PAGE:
The Past Is a Foreign Country; Today We Congratulate Ourselves on Our Multicultural Society-Yet British Architecture Was More Open to Influences from Abroad Two Centuries Ago
Mount, Harry, New Statesman (1996)
Nowadays, a Norman Foster building in Hong Kong looks just like a Norman Foster building in Canary Wharf- neither British nor Chinese, just nationless steel and glass in both places. Flowever big the modern Chinese economic boom, it has absolutely no stylistic effect on our buildings over here. We congratulate ourselves for being tremendously multicultural these days. Not when it comes to new architecture, we're not. We were much more open to influences from abroad two centuries ago, taking styles from all round the world and modifying them to suit our cool home climate.
Sequestered among trees, a noble pile, Baronial and colonial in its style; Gables and dormer-windows everywhere, And stacks of chimneys rising high in air ... Henry Wadsworth Longfellow--"Lady Wentworth "(1862)
Longfellow was writing about the house in Portsmouth, New Hampshire, that had belonged to the British governor Sir Benning Wentworth. In 1760, in a great scandal of the time, 64-year-old Wentworth married his 23-year-old housekeeper, Martha Hilton. When British grandees of Sir Benning's ilk returned home, with or without a young bride, they brought back with them that baronial and colonial style and used it to erect country houses and villas across Britain.
They also unwittingly started a trickle-down effect: the exotic styles spread from these grand, one-off projects into terraced houses, municipal baths, hotels and theatres throughout the country. While the empire boomed, as it did between the 17th and early 20th centuries, echoes were heard back home on British building sites.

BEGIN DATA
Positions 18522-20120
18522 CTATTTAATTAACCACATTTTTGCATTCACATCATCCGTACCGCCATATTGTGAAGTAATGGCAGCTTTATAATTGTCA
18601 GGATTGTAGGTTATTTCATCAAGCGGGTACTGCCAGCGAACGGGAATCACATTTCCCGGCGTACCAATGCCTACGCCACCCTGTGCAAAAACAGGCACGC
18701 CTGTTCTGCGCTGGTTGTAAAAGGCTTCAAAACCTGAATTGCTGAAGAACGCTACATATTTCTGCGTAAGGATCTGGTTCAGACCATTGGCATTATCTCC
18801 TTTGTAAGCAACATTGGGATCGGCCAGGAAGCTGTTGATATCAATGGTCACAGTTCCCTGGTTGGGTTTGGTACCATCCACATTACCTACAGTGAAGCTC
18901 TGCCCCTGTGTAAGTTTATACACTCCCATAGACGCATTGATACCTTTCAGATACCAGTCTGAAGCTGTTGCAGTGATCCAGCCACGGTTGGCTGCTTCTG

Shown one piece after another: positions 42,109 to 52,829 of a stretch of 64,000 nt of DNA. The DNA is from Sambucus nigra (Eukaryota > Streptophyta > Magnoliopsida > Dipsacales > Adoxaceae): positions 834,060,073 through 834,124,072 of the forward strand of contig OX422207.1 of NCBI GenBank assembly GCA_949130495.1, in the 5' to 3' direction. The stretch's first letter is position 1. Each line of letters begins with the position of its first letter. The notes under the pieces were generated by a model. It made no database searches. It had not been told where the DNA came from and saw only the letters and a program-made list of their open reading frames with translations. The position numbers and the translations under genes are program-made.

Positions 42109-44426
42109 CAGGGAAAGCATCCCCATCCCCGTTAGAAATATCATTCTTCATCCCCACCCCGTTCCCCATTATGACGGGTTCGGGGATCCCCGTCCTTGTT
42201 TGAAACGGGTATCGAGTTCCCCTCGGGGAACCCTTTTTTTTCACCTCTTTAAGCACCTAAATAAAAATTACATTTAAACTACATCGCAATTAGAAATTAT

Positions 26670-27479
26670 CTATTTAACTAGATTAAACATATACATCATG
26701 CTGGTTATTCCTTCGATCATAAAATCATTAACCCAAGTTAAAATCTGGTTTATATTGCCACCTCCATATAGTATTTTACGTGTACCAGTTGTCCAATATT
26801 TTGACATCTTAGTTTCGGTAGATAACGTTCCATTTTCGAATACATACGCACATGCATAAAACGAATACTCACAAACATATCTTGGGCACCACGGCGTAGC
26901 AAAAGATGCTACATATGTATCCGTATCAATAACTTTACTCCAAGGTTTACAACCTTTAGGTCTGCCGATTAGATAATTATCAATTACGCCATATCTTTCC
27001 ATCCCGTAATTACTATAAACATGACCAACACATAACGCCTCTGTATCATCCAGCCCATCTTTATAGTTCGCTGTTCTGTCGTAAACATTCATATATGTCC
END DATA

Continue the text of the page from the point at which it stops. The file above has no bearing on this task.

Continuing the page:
The influence of the Renaissance and the Greek Revival on our classical buildings is obvious enough. What isn't celebrated is the tremendous absorption of more tropical influences into British architecture--Indian verandahs in the Home Counties and Indian bungalows by the seaside, Chinese interiors at Brighton, Moghul temples in Gloucestershire and Egyptian sphinxes opposite Tony Blair's old terraced house in Islington. Once these foreign styles hit our shores, they went through a blending process, producing a peculiarly British version of the original. This exoticism has become so domesticated that we have grown blind to it--today, you can pass a structure such as Alexander "Greek" Thomson's 1859 church in St Vincent Street, Glasgow, and hardly notice that it's not just Greek, it's an internationally unique confection of a Greek portico on an Egyptian foundation, beneath a tower based on a Hindu temple with Assyrian details.
It is not surprising that India, the empire's cash machine, had a particularly seismic effect on the decor of returning colonial servants. The first great house influenced by Indian or "Hindoo" -or, strictly speaking, Indo-Saracenic--style was Sezincote (1805-17), in Gloucestershire, built for Sir Charles Cockerell by his brother Samuel Pepys Cockerell, surveyor to the East India Company. (The family had deep colonial roots: another brother, Colonel John Cockerell, had returned from Bengal in 1795 to buy the estate.)
Sezincote is a light and airy skit of a house, but its borrowed details are learned and complicated. Its jigger-jagger arches, minarets, peacock-tail windows, jali-work railings and daringly deep cornices were Moghul outside, Greek Revival within. John Betjeman stayed there in the 1920s with a friend -John Dugdale, whose father owned the house--and wrote about it in Summoned by Bells (1960), his blank-verse autobiography:
And there they burst on us, the onion domes, Chajjahs and chattris made of amber stone ... Stately and strange it stood, the Nabob's house, Indian without and coolest Greek within.
Chattris (or chhatris) are the slim minarets on the corners of the building and chajjahs (or chhajjas) projecting cornices with their deep brackets. …